And perhaps the film's troubles are exacerbated by the deficiencies of the director. Chris Fisher and his editing, effects, and cinematography teams are probably most responsible for the half-assed, low-budget feel that runs all through the presentation. The best way I can describe it is that it just plays like a bad made-for-TV special or a mediocre college A/V assignment.
And the music... oh the music. I think we can all agree that a good score or soundtrack with thoughtful song choices in the hands of someone with good instincts concerning when to use what, can add so much to the mood of a film. But yet again, this film fails. Now, I admit that a good soundtrack/score could NOT have saved this film, but it would've helped ease the pain in certain areas rather than contribute to the overwhelming awkwardness, and may have helped the audience take certain scenes more seriously. Even a very simple piano score akin to Michael Andrews' work on the first Darko film would've done wonders to influence the tone.
In conclusion, I strongly feel that this film, at least THIS film shot with this script, by this group of filmmakers, should never have been made. Even watching the special features, it’s obvious that there wasn't much conviction behind the project. The producers, director, and screenwriter all rebel against the "sequel" label and maybe they're absolutely right. The admission of the screenwriter is most telling. At one point he refers to the film as an "homage" to Richard Kelly's Donnie Darko. Well, if I may quote critic Matt Zoller Seitz… "Homage without innovation isn't homage; it's karaoke." And not only isn't there any innovation, S.Darko isn’t even a quality remake or rip-off.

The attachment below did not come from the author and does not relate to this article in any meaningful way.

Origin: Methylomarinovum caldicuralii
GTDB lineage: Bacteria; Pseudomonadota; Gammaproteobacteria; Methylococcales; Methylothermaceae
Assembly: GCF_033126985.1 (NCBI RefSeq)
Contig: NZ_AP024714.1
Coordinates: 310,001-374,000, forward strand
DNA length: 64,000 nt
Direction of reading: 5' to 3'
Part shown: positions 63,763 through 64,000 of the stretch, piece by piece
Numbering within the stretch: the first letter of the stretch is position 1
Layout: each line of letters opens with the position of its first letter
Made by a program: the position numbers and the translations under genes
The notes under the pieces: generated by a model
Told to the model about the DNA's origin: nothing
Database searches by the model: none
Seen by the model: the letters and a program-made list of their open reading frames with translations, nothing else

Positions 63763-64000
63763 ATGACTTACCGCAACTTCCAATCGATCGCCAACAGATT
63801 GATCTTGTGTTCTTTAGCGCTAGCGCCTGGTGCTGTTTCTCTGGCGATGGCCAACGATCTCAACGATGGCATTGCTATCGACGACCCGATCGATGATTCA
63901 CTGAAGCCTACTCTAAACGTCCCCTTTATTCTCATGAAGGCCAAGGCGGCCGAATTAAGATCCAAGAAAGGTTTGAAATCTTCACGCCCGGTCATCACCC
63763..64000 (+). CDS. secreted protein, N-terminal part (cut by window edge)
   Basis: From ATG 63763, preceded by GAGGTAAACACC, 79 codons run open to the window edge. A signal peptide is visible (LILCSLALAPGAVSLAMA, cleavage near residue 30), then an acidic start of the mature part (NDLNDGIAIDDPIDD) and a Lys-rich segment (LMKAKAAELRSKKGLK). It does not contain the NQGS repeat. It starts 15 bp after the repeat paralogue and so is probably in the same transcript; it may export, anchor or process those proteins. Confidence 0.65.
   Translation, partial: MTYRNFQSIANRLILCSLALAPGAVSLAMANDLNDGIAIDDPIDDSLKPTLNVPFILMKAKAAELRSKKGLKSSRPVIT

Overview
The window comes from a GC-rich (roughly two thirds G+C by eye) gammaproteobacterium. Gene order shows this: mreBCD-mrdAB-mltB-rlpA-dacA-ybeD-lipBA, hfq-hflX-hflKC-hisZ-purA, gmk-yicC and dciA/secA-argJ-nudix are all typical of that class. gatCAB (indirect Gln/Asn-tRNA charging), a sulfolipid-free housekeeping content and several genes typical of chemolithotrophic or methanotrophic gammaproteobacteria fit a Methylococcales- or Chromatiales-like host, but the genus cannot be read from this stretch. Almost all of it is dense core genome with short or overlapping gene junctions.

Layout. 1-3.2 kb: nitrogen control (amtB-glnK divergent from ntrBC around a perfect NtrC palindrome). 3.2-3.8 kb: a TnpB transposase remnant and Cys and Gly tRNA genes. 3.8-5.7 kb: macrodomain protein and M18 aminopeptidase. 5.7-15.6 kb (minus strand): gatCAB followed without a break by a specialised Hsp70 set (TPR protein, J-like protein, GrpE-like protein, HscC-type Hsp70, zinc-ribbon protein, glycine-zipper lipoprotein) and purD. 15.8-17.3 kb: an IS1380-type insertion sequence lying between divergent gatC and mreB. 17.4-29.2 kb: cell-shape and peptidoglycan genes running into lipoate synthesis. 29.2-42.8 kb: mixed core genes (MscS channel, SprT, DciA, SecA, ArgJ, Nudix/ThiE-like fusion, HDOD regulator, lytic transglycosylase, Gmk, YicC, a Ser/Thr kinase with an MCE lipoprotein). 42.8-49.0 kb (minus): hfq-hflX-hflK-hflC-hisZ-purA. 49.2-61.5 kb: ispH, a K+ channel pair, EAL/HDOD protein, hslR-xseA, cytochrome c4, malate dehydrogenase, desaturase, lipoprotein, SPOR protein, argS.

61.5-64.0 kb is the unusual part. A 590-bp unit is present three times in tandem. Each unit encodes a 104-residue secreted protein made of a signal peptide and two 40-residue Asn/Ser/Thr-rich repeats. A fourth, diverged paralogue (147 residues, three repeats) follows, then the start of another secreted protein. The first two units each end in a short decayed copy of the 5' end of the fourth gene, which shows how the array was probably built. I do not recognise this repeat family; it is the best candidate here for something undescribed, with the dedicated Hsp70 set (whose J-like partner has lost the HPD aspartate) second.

If S.Darko is karaoke, it's BAD karaoke.
2 out of 4 found this review helpful.
Posted by: redandblack6s from: Winston-Salem, NC on
I say this one is just as good as the first one, but the first one is a one of a kind classic! But this one follows very closely in its footsteps! I appreciate the fact that they use the same girl to play Samantha Darko and the plot fits in perfectly with the first film. My wife and I loved it! I definitely recommend seeing Donnie Darko first, if you haven't already, or you may be a bit confused. But, I figure, most people at this point would only be buying this because they've seen the first one. So, if you're reading this and pondering on whether or not to buy it, because you're not sure if it will be as good as the first one. I say, BUY IT!!! You won't be disappointed!
1 out of 2 found this review helpful.
Skip This Sequel
Posted by: dbs333 from: Houston, TX on
The movie was true to Donnie Darko in the filming style, the down to earth characters, and the gritty special effects. It just didn't go anywhere. The plot had no direction or purpose. It was slow-paced and dull. The cut scenes involving time changes were pointless and random, along with all of the events.
0 out of 2 found this review helpful.
Posted by: Bill from: on
Not as good as Donnie Darko but still a good movie
0 out of 0 found this review helpful.